Dear Miss Manners: In the past few weeks, I have noticed several cashiers and bank tellers asking if I have any plans for the day, or asking how my day is going so far (rather than saying, "How are you?"). When I mentioned this to a store manager, the response was that they were merely trying to be friendly. I do not feel that the answer to either of those questions is any business of theirs, and I am at a loss how to answer the second question especially without being rude. I tend to just not answer.
Gentle Reader: As failing to answer is a bit harsh, even to phony "friends," you could say, "I do, thank you." Miss Manners would then steer the conversation back to the question at hand so as to cut off the inevitable follow-up question with, "And I'm afraid I'm running a bit late. Would you mind depositing my funds so I can be on my way?"
Dear Miss Manners: A longtime friend constantly calls me for the "daily run" of her personal/professional activities, but rarely inquires about my own life. No matter what reason I use for ending our one-way conversation, she keeps on talking!
What would you suggest would be the most polite but effective way of bringing her litany to an end?
Gentle Reader: Terminating a telephone call is as easy as apologizing and saying that you really must go. Even inveterate talkers occasionally pause for air.
But it appears to Miss Manners that what you are really hoping is you can change your friend so she shows the same interest in your life that you have demonstrated in hers.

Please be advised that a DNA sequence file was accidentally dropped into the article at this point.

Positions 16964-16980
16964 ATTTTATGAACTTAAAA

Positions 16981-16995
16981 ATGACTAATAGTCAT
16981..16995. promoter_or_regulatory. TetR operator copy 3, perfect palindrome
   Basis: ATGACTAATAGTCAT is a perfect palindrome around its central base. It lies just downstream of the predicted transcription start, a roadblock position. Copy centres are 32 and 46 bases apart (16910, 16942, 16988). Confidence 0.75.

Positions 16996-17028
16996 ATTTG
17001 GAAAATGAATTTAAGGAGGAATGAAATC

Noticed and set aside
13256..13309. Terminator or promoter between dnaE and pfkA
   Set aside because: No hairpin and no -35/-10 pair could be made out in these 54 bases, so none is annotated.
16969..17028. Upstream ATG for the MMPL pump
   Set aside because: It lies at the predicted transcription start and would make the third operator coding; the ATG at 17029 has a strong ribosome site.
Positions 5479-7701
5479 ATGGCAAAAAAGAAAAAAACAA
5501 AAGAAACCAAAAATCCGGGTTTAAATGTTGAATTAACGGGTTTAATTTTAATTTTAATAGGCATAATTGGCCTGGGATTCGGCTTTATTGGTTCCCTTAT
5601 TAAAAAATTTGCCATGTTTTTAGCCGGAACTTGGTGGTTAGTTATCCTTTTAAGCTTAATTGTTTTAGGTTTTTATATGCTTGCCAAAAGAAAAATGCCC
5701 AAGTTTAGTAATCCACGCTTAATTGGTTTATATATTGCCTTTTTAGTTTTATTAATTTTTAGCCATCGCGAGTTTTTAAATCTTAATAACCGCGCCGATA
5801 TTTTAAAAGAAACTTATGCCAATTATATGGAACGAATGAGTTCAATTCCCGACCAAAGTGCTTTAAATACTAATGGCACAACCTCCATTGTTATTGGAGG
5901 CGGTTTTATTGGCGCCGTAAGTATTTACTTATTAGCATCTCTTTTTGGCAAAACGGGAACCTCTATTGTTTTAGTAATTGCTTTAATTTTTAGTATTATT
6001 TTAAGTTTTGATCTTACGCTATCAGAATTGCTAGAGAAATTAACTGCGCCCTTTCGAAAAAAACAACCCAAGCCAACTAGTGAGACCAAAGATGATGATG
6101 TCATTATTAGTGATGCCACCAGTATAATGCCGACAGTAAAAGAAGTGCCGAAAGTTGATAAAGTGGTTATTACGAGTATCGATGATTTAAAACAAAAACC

Longtime friends are as difficult to retrain as family members, and yours may not be interested in reciprocating, having grown accustomed to your one-sided relationship. If this is the case, you can at least restore the balance by limiting your own availability.
No pass for rudeness
Dear Miss Manners: I have a few friends I invite out socially, but some of them have started declining my invitations with a succinct, "I'll pass."
I'm in my late 20s, and I've always declined invitations by first thanking the person for the invitation, and then expressing apologies for not being able to attend.
I feel that "I'll pass" is a somewhat rude way of declining an invitation; after all, I'm not passing around a plate of cookies. I admit that it does bother me, and I find myself inviting out those friends less and less.
Since when has "I'll pass" entered the vernacular and become an acceptable way of declining an invitation?
Gentle Reader: It has not, neither for the invitation nor for the cookie. Miss Manners reminds you that she stands between the vernacular and the acceptable and refuses to give rudeness a pass.
"Miss Manners" is Judith Martin of the Washington Post. Send questions to her website, www.missmanners.com.